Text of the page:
While many people are familiar with the Federal Whistleblower Protection Act, fewer are familiar with the Military Whistleblower Protection Act. Despite this, it is hugely important and influential in whistleblowing in the United States. Its protections have been vital to many cases of unethical and illegal conduct in the military. Without the Act, some of these cases undoubtedly would never have come before the courts.
The Military Whistleblower Protection Act is similar to the Federal Whistleblower Protection Act, but there are some key differences you should note if you are in the military and considering filing a case.
The Specifics of the Legislation
The Military Whistleblower Protection Act covers all members of the Armed Forces who make “protected communications” about the violation of a regulation or law. The superiors of the whistleblower can’t retaliate in any way, shape or form against the person who made the protected communication. Congress enacted the Military Whistleblower Protection Act, which was then officially implemented by the Department of Defense, in July 2007.
The law protects those who contact an Inspector General or Congressperson with a communication that they honestly believe “reasonably evidences” a breach of regulation or law. The particular sorts of violations mentioned in the Act include sexual harassment, illegal discrimination, severe mismanagement, serious waste of military funds, gross abuses of authority, and violations that lead to a substantial threat to public safety or health.
Note that whistleblowers seeking protection under the provisions of the Military Whistleblower Act must make communications to a member of Congress, a member of a Department of Defense inspection, audit, investigation or law enforcement section, or an Inspector General. Protection also applies to those designated by the military to receive these types of complaints, including members of the chain of command.
Getting the Military Whistleblower Protection Act Passed
Members of Congress faced an uphill battle in getting the Military Whistleblower Protection Act passed in the first place. Congresswoman Boxer introduced the Act in 1985. In 1986, the bill was part of the House Defense Authorization Act of Fiscal Year 1987. It failed, however.
The next year, 1988, saw a high-profile campaign by military whistleblowers to get the bill passed. The Inspector Gen. of the US Department of Defense testified before Congress, as did Chief Petty Officer Michael Tufariello of the Navy Reserve and Major Peter Cole of the Army National Guard. Shortly after that, Congress passed the Military Whistleblower Protection Act.
Initially, the Act only covered communication between members of the military and Congresspeople or an Inspector General. It also required the Office of an Inspector General to investigate reprisals.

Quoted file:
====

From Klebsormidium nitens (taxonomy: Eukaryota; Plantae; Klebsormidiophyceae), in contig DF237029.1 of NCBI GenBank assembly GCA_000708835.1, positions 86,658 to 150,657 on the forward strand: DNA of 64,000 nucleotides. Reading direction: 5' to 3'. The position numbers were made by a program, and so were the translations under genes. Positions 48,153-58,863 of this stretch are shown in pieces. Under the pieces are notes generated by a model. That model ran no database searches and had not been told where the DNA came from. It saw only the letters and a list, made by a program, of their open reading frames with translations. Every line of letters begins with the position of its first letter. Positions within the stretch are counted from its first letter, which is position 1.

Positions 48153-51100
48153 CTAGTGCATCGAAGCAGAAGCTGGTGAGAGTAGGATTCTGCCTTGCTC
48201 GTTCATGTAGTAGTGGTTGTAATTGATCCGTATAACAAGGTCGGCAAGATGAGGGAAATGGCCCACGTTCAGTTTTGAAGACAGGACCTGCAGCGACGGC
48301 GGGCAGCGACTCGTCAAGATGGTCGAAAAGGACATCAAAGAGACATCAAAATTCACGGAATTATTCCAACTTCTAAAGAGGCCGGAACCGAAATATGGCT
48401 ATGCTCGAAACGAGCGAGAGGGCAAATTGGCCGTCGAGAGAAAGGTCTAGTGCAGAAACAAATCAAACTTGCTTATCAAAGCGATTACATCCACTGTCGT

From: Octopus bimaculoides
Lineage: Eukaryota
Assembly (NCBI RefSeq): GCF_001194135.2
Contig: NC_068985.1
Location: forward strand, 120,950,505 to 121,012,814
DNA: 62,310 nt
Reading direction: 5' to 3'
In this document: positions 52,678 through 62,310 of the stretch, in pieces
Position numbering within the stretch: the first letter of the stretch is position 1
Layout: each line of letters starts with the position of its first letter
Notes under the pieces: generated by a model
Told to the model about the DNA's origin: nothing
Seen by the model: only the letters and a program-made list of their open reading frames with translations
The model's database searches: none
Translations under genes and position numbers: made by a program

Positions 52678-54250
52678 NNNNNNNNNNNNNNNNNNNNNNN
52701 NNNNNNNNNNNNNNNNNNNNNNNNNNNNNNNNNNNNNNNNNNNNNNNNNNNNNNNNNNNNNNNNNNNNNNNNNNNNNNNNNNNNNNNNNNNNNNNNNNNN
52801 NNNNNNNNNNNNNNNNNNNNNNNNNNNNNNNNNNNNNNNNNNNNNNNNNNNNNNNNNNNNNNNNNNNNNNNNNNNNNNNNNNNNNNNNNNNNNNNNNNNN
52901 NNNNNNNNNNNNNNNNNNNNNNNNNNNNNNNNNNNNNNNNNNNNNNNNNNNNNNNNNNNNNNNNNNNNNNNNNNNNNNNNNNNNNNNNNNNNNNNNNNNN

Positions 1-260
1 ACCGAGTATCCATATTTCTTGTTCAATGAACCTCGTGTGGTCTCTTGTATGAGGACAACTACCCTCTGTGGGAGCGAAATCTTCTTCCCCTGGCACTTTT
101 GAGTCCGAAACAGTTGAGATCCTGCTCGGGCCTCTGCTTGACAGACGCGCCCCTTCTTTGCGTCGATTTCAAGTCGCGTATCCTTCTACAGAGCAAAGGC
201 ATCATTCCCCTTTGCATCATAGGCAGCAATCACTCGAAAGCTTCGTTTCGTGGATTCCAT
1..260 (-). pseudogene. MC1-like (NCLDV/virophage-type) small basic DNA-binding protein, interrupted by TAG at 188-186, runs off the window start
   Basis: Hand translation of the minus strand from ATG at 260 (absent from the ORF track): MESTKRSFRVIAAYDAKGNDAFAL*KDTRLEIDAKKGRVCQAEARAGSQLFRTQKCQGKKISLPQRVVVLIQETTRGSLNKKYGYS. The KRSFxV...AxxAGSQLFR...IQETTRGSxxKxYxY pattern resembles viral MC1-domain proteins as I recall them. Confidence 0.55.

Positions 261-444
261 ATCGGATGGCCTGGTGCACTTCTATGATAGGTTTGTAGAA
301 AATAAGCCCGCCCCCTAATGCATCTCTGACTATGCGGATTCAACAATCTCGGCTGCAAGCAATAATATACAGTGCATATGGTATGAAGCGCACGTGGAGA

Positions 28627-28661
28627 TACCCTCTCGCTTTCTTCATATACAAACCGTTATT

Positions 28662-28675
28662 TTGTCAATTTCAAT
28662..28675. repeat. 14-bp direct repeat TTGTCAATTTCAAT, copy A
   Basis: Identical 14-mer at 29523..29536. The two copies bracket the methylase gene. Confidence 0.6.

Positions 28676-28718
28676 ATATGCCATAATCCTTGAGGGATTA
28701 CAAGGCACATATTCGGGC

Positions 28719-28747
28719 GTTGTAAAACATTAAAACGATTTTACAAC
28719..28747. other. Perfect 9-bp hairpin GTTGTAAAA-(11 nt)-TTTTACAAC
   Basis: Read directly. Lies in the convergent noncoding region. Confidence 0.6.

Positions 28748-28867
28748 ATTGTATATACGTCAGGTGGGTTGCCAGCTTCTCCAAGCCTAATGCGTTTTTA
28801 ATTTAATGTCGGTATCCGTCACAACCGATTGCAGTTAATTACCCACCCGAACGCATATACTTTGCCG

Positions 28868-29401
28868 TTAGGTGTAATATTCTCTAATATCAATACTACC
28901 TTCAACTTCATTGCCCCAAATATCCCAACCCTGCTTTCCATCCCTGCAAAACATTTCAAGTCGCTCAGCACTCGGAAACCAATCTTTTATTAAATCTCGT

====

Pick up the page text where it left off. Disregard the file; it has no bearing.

Many complained in 1988 that the Act was far too narrow. Specifically, many raised issues with the requirement that communication must be with Members of Congress or an Inspector General. In 1991, Congress broadened the Act to include communications between members of the United States Armed Forces and criminal investigators, auditors, inspectors, and all Department of Defense officers in active service.
Revisions Made to the Military Whistleblower Protection Act in 1998
The first widespread changes to the Act occurred in 1998. They concerned the process with which branches of the military and the Department of Defense handled allegations of reprisals against whistleblowers. The branches of the military and Department of Defense affected by the 1998 changes include the Military Department Inspectors General, the Office of the Inspector General, and several parts of the Department of Defense.
The Military Department Inspectors General now has the power to give protection to whistleblowers and investigate allegations of reprisals. This was a significant change, as the military whistleblowers previously had to submit their allegations of reprisals to the Department of Defense Inspector General.
Effects of the Military Whistleblower Act on the Uniform Code of Military Justice
A proven reprisal against a whistleblower may be punishable under the Uniform Code of Military Justice, the system of laws by which members of the military must abide. Specifically, Article 92 addresses reprisals. If a civilian employee is the source of a proven reprisal, Department of Defense regulations apply.
It is important to note that members of the military have protection from reprisal for whistleblowing actions, but they are not immune from civil or criminal prosecution for their actions. Nor are they immune from punishment by a member of the chain of command if they have legitimately violated a military regulation.
Contact the skilled Military Whistleblower Protection Act attorneys at Bothwell Law Group by calling 770.643.1606 today. Our qualified legal team has years of experience working on such cases, so you can rest assured your case is in good hands.